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‘Amour’ a heart-wrenching story of true, undying love

  • Published Sunday, Feb. 17, 2013, at 12:30 a.m.



* * * 1/2

(In French with English subtitles)

Rating: PG for mature thematic material involving a disturbing act, and for brief language

Starring: Emmanuelle Riva, Jean-Louis Trintignant

Written and directed by: Michael Haneke

The story at the heart of the French film “Amour” (“Love”) is a touching one, about true, undying love and responsibility. But it’s also downright heartwrenching, driven by beautifully realized performances — especially from Emmanuelle Riva, who rightfully earned an Oscar nomination for this role. She’s now the oldest person to be nominated for best actress.

The film, which opened Friday at Warren Theatre (east), also is only the fifth film to be nominated for best picture and best foreign language film, joining the ranks of “Z,” “The Emigrants,” “Life Is Beautiful” and “Crouching Tiger, Hidden Dragon.” It also received nominations for best director (Michael Haneke) and original screenplay.

It starts with elderly married couple Georges (Jean-Louis Trintignant) and Anne (Riva) as they come home from a classical concert. It was an enjoyable evening out, and we get the feeling that they have settled comfortably into their lives as retired musicians.

But then the next day at breakfast, Anne has a strange episode — she suddenly stares into space, unresponsive to anything Georges says. She doesn’t move when he shakes her, either. Unsure what to do, Georges gently wipes her forehead with a damp cloth, accidentally leaving the tap water running. He goes to get his coat and take her to the hospital. Suddenly, he hears the tap water go off.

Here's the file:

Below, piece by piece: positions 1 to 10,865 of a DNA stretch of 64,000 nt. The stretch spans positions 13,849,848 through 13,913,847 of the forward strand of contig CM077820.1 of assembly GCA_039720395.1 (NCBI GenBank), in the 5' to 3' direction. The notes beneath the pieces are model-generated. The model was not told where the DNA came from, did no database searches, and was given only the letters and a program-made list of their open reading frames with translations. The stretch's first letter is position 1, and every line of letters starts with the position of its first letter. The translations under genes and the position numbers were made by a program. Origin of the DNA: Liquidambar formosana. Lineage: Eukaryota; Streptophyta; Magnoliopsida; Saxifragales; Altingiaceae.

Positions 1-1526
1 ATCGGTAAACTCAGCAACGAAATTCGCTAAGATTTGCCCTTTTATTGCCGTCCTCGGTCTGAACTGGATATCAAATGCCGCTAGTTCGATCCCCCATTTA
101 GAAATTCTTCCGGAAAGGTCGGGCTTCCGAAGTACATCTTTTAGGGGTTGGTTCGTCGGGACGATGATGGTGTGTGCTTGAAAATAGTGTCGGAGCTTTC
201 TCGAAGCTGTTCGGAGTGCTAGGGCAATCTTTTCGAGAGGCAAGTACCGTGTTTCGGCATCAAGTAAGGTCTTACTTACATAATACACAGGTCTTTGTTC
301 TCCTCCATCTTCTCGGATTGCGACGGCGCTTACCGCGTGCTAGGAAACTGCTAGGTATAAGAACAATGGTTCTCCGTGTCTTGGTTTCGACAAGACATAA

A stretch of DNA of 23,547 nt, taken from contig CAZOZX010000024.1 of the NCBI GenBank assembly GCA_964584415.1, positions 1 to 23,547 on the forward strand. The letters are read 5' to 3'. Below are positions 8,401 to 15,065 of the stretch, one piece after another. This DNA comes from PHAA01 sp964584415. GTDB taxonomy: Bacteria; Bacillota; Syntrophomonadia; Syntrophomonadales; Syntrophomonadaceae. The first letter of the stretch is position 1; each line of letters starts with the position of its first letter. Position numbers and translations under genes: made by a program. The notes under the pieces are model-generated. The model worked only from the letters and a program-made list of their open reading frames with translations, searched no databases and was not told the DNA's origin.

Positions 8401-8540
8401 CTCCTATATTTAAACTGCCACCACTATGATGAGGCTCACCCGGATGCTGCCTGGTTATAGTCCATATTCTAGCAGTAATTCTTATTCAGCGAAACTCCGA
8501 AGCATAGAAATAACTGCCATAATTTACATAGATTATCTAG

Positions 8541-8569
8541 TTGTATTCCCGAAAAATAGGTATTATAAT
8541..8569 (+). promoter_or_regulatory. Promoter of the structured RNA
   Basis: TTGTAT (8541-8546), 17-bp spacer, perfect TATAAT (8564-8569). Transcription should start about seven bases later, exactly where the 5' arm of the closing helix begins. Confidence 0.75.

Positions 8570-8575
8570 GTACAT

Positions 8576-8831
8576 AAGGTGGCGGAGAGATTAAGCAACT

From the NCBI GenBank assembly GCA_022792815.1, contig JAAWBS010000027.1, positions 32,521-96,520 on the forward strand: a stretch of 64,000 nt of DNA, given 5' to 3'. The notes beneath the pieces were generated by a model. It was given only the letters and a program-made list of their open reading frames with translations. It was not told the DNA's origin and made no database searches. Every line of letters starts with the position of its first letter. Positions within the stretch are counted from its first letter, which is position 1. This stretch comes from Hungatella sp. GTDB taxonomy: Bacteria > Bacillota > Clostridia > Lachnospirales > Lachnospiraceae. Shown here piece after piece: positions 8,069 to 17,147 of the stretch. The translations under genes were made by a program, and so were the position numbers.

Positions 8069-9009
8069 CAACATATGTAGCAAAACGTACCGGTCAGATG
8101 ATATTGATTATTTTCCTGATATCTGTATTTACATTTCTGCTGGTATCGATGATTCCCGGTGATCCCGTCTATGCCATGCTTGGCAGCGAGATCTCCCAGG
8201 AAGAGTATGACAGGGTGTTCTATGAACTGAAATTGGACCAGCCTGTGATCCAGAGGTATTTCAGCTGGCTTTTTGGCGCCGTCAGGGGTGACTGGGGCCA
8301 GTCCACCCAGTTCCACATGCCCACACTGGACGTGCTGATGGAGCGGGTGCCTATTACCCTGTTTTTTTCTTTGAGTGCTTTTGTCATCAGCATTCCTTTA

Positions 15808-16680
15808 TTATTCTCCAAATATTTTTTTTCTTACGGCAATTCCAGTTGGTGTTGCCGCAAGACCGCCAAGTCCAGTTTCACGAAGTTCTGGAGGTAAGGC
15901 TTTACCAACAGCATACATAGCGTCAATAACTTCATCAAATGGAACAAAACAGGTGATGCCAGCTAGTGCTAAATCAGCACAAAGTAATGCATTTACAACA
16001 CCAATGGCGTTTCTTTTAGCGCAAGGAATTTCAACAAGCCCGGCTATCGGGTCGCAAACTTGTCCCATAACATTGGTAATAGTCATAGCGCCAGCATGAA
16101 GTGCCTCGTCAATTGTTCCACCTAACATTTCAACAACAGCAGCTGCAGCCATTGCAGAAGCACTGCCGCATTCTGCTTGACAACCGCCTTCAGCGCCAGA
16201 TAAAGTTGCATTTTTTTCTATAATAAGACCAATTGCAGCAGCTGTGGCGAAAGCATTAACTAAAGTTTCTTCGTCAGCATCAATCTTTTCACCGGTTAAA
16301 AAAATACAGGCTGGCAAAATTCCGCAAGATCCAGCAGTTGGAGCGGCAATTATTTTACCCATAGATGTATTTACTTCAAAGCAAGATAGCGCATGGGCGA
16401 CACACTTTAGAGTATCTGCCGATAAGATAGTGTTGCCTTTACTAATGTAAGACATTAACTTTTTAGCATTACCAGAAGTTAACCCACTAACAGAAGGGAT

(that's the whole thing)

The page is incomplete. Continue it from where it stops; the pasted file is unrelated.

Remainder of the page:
“You left the water running,” Anne says matter-of-factly when Georges returns to the room. He tells her of the episode, but she has no recollection of it. Georges is understandably concerned.

Though she doesn’t want to go, Georges takes her to a doctor, and it’s discovered that Anne had a stroke. She is quickly hospitalized and treated, but has another stroke. An operation goes unsuccessfully, leaving her left side paralyzed.

She eventually is released from the hospital and sent home. Once there, she asks Georges to sit and talk to her. She makes him promise to not put her back in the hospital, no matter what happens or how bad she gets. Georges is reluctant, but agrees.

From there, Anne’s condition worsens, and Georges struggles with caring for her. They eventually hire nurses to help, as the situation begins to overwhelm Georges.

Director Haneke’s stark style is used for fine dramatic effect. He likes long, static takes without quick edits. This stylistic choice provoked terror in his previous films, such as “Funny Games.” It became unnerving. In “Amour,” it’s still unsettling, but creates an intimacy, especially with Anne. The camera lingers on her as she struggles to do daily tasks or as Georges begs her to eat, while she spits the food out at him.

Anne’s deterioration is heartbreaking, especially as we watch Georges struggle to cope. While Riva’s performance is brilliant, Trintignant’s is every bit as impressive. He never screams on the outside, but we can see the frustration in his eyes. We can see it start to take its toll on him, ever so slowly.

The whole film is a slow burn, with a tragic yet cathartic ending. The film’s potent emotional resonance, though, is not for the weary.

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